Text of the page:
LANSING - Public school employees charged that Michigan State Senate Bill 1040 would severely slash retiree health and pension benefits. More outrageous is that those hired after Jul. 1, 2012, will not receive health care benefits upon retiring.
Incredibly, those slashed benefits come with higher costs and will carve out a bigger chunk of their pay.
"Why are we always being attacked?" asked JoAnn Webster Bird, a retired teacher from Zeeland, this past Wednesday at a State Capital press conference organized by the Coalition for Secure Retirement.
For those who think teachers carry a light load they need to listen to Bird. "I taught German 1, 2, 3, and 4, Spanish 1, 2, and 3 and always had two English classes. All those classes meant five different lesson plans every day."
She arrived at six in the morning and left 10 hours later. But her day was not done as she spent three hours every night grading papers. Free weekends? Forget about it. Bird spent 17 hours every weekend preparing lesson plans and grading papers. She did that every day for 30 years.
Was she an exception? Bird says she was "not too different from a lot of teachers."
SB 1040 says current teachers must wait until they're 60 before receiving retiree health benefits. Coming out of college you'd have to be a full time employee for 38 years. Bird said that is not possible. "It's a very demanding job, physically, emotionally, mentally." Bird herself ended up with three major surgeries.
Public school employees will be paying much more for their reduced benefits. For Bird it will mean her monthly fee for health care jumping from $155.00 to $239 for her and her husband. This is after prior increases in her Blue Cross / Blue Shield insurance premiums of $200.00.
Lynn Hotia, a retiree from Macomb County Community College, said, "I don't believe I'm going to be able to make it." She sees four doctors to deal with her medical issues and says, "I will have to make a choice of whether I see this doctor today and maybe in six months, I can afford to see that doctor. I'll have to pick and choose. My pension is not large."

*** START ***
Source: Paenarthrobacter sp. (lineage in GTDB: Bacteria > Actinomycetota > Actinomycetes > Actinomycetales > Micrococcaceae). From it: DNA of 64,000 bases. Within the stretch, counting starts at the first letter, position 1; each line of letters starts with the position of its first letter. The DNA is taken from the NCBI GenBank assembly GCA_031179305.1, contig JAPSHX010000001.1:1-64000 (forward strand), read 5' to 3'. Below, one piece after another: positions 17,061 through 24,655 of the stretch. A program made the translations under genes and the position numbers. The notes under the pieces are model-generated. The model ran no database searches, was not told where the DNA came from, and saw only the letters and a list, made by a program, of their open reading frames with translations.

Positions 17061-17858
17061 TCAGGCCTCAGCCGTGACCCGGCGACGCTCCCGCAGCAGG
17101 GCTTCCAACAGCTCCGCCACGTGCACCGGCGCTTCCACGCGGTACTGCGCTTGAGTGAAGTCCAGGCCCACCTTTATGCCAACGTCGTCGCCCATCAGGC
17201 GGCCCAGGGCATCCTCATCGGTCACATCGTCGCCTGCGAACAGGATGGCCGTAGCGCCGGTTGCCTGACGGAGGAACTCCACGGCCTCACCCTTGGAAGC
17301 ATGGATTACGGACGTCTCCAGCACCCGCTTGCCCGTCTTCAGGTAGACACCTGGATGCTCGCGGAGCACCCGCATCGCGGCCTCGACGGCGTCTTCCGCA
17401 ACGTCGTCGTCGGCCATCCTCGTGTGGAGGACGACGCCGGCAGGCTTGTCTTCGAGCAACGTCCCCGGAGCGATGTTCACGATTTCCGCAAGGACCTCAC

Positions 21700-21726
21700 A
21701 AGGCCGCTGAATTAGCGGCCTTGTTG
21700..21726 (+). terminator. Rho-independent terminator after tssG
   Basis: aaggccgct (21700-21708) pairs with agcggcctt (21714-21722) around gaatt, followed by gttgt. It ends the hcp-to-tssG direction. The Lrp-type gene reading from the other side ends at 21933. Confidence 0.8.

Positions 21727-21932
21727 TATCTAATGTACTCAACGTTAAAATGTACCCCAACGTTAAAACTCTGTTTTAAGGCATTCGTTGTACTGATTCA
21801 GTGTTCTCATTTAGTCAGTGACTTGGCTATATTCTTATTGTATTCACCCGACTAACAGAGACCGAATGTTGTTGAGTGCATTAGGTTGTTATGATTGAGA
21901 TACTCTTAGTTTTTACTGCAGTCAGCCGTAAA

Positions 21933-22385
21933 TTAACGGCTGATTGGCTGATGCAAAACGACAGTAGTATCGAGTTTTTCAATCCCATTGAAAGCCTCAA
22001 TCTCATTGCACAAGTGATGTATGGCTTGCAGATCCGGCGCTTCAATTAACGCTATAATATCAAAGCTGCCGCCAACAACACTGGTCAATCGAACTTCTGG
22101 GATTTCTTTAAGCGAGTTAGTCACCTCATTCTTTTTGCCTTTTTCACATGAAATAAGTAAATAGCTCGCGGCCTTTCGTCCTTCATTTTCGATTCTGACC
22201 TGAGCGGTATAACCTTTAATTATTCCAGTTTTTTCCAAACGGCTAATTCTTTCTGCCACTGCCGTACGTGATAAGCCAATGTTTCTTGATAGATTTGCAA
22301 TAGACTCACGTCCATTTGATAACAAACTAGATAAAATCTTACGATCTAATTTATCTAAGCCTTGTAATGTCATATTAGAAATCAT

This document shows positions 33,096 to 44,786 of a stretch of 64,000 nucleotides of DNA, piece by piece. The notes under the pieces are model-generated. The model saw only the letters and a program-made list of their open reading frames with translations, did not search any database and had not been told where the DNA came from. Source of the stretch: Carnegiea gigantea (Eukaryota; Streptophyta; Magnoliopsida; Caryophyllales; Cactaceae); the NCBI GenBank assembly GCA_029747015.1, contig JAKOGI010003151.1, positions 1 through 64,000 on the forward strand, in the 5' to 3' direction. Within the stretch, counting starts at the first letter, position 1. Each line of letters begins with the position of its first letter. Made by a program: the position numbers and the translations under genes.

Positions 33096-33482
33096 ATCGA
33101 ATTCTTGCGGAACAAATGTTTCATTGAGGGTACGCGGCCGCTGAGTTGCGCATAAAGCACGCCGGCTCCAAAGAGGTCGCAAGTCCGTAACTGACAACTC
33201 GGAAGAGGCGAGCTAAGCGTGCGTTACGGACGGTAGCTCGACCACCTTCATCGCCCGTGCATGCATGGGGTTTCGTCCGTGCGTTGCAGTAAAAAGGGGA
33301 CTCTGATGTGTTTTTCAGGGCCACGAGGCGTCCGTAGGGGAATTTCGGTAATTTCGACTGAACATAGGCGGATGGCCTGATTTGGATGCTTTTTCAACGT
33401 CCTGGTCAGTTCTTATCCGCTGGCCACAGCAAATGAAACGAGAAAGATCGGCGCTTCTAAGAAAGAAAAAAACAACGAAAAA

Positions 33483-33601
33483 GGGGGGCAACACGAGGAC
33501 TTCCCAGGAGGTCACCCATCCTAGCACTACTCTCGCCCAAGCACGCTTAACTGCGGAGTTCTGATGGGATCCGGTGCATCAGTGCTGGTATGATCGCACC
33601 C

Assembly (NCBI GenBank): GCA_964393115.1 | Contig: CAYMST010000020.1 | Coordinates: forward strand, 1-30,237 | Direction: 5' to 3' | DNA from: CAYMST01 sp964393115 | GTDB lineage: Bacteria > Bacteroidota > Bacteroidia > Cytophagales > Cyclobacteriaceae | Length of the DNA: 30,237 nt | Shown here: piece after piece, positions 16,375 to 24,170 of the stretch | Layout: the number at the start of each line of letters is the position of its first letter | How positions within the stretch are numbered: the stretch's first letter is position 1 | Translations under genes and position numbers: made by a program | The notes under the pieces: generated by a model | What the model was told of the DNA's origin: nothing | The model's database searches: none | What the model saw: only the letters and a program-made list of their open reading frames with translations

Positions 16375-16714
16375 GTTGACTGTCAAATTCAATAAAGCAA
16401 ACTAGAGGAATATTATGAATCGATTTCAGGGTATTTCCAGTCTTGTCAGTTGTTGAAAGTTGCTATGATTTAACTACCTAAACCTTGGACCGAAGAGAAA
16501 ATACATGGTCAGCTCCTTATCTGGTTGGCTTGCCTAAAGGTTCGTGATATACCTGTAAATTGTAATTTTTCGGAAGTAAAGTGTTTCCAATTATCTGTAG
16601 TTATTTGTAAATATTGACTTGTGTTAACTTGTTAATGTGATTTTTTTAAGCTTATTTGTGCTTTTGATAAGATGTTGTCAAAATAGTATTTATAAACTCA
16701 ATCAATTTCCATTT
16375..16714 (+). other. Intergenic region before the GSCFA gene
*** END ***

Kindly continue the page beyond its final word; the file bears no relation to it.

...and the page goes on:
What impact would these proposed changes have on those considering careers in education?
"I'm shocked with the continual attacks; the best and brightest will not enter the profession," said Gary Scott, student teacher at East Lansing Public Schools and a recent graduate from a five year program at Michigan State University.
"I'm going into teaching, spent five years at Michigan State, and I'm not going to have retirement benefits? Wages, salaries, benefits, working conditions; it's just attack after attack after attack and it doesn't stop," he said.
As bad as it is for teachers, many of those affected are the less well-paid paraprofessionals and administrative assistants.
Administrative Assistant Lois Murray who has 33 years in the system takes home just $1300 every two weeks. "If the proposed changes become law, we will not be able to afford to retire. I'll have to work until I die."
Where has the money for education gone? One could start with the decision by Gov. Snyder to take a billion dollars from schools to fund his tax break for big businesses.
At a town hall meeting in Ottawa County, Bird said Republican Senator Arlan B. Meekhof told his audience, "everybody out there could be a millionaire if they wanted to."
That outrageous statement was not going to be greeted with silence by Bird. She shot up her hand and asked, "What if our idea of success is not being a millionaire but making a difference in the world?"
As they go forward toward the November elections, those in the teaching profession plan to make a difference at the polls.
Photo: Michigan residents protest anti-union policies of the state's Republican Governor Rick Snyder. (by Rickroll'd/cc by 2.0/Flickr)